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WIZARDS

Although disjointed in its approach and tone, Ralph Bakshi’s WIZARDS ($15) is nothing, if not, an interesting exercise in animated storytelling. Set in a post-apocalyptic future where fairies and other magical creatures have reemerged upon a slowly recuperating Earth. Also emerging in the war scarred sections of the planet are the mutants created by the nuclear fallout. Eventually, two brothers are born into this world; and although, polar opposite in nature both grow to be powerful wizards. Avatar, human in appearance, practices natural magic and lives in the greener lands of Montagar. Blackwolf has the appearance of a mutant, and after doing battle with his brother, has been exiled the radioactive wastelands of Scorch. After the passage of three millennia, Blackwolf has built his powerbase fusing magic with forbidden technology and the ideology of Nazi Germany, all with a single purpose- to defeat his brother and claim the greener lands for him and mutant followers. WIZARDS features the vocal talents of Bob Holt, Steve Gravers, Jesse Welles, David Proval and Mark Hamill.

20th Century Fox Home Entertainment has made WIZARDS available on DVD in a 1.85:1 widescreen presentation that has been enhanced for playback on 16:9 displays. This is a pretty good-looking transfer of material that has some technical limitations. The animation isn’t Disney-esque; looking somewhat low rent at times, plus the film relies upon stock footage that has been rotoscoped to create aspects of the film’s battle sequences. Image sharpness and detail are respectable, which is about all one can expect from this type of animated feature. Colors range from strong to subdued, depending upon the effect the filmmakers were going for at any given moment. Contrast is good, plus the backs and whites appear accurate. There are some blemishes on the film elements and some noticeable grain- nothing too excessive, but these are things that could have been smoothed over a bit more with digital cleanup. Digital compression artifacts always remain in check.

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WIZARDS comes with English Dolby Digital monaural and remixed stereo soundtrack options. For the most part, both tracks get the job done with minimal hiss and no overt distortions. Fidelity has some limitations, which can leave some of the sound effects sounding just a tad hollow. Dialogue is always crisp sounding and completely understandable. The stereo version of the soundtrack has the advantage of adding a bit more presence to the film’s musical component. A Spanish language track has also been encoded onto the DVD, as have English, French and Spanish subtitles.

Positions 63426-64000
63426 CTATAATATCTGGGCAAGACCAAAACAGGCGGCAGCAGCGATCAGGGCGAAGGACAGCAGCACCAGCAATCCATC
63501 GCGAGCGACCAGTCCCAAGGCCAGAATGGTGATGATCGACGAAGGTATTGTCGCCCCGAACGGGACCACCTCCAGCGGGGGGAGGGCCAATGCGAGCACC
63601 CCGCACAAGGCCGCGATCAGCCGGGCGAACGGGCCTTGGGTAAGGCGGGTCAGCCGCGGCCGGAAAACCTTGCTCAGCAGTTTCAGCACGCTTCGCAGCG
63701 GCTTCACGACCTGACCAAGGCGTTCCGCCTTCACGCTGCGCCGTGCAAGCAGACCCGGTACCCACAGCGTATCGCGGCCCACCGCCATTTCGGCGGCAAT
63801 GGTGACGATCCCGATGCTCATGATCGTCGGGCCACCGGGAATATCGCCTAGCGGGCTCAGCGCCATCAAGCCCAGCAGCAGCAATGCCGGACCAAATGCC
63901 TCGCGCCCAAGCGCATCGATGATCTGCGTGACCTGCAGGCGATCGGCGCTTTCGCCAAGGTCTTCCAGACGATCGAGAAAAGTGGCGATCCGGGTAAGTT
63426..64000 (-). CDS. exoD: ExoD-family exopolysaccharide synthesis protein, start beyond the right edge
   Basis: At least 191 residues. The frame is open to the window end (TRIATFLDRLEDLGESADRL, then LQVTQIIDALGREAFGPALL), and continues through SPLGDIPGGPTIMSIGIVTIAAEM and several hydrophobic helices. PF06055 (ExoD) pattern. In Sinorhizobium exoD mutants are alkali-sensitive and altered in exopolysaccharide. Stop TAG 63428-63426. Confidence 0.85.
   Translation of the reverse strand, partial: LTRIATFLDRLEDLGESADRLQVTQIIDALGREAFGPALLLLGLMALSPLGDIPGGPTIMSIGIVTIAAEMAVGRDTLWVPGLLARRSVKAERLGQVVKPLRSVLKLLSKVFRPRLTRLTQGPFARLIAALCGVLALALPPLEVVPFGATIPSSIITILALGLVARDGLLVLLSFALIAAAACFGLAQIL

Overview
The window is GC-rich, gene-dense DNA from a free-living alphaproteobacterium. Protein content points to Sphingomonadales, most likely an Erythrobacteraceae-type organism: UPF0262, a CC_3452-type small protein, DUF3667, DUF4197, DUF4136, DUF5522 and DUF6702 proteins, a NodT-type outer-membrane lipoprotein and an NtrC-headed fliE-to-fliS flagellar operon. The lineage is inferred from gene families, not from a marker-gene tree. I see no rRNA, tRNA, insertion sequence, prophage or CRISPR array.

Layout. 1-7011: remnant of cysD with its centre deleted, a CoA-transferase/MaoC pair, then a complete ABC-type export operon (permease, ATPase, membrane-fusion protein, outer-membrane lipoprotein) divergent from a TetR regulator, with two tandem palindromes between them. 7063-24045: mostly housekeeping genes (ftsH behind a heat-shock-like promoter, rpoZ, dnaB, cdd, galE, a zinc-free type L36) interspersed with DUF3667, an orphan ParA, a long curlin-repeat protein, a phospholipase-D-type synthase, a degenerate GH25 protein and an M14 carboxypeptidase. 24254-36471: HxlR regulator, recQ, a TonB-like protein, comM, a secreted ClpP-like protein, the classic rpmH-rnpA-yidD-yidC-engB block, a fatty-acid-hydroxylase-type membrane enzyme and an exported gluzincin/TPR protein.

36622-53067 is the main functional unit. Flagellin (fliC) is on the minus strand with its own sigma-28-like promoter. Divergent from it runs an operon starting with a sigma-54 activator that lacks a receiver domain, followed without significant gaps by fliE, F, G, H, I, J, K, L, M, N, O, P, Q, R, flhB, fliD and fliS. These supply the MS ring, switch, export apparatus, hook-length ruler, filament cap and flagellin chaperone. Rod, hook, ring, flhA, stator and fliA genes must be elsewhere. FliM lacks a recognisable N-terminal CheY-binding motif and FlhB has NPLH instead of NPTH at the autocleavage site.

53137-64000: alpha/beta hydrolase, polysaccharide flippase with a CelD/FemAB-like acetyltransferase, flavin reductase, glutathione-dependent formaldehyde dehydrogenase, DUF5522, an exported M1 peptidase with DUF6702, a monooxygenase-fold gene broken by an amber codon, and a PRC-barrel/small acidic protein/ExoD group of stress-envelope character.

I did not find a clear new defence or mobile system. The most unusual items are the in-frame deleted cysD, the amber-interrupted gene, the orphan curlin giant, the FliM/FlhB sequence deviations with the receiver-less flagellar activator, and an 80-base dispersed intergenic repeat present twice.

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The basic interactive menus allow one access to the standard scene selection and set up features, as well as a few extras. Director Ralph Bakshi is on hand for a rather informative running audio commentary, in which he explains his various inspirations and stylistic choices for WIZARDS. Ralph Bakshi: The Wizard of Animation is a half hour profile of the director, which traces his career and allows his to discuss his work. Two trailers, a TV spot and a dozen still galleries close out the extras.

WIZARDS, along with Ralph Bakshi’s other animated films have developed quite a following over the years. I’ve always found WIZARDS to be one of his most interesting works and am glad that it has finally materialized on DVD. As for the disc itself, it looks and sounds just fine, so if you are a fan, you’ll definitely want to check out WIZARDS on DVD.

 

WIZARDS 


Wizards (1977)

ENHANCED FOR 16:9 TELEVISIONS 


DVD reviews are Copyright © 2004 THE CINEMA LASER and may not be copied or reprinted without the written consent of the publisher.
THE CINEMA LASER is written, edited and published by Derek M. Germano.


 

 

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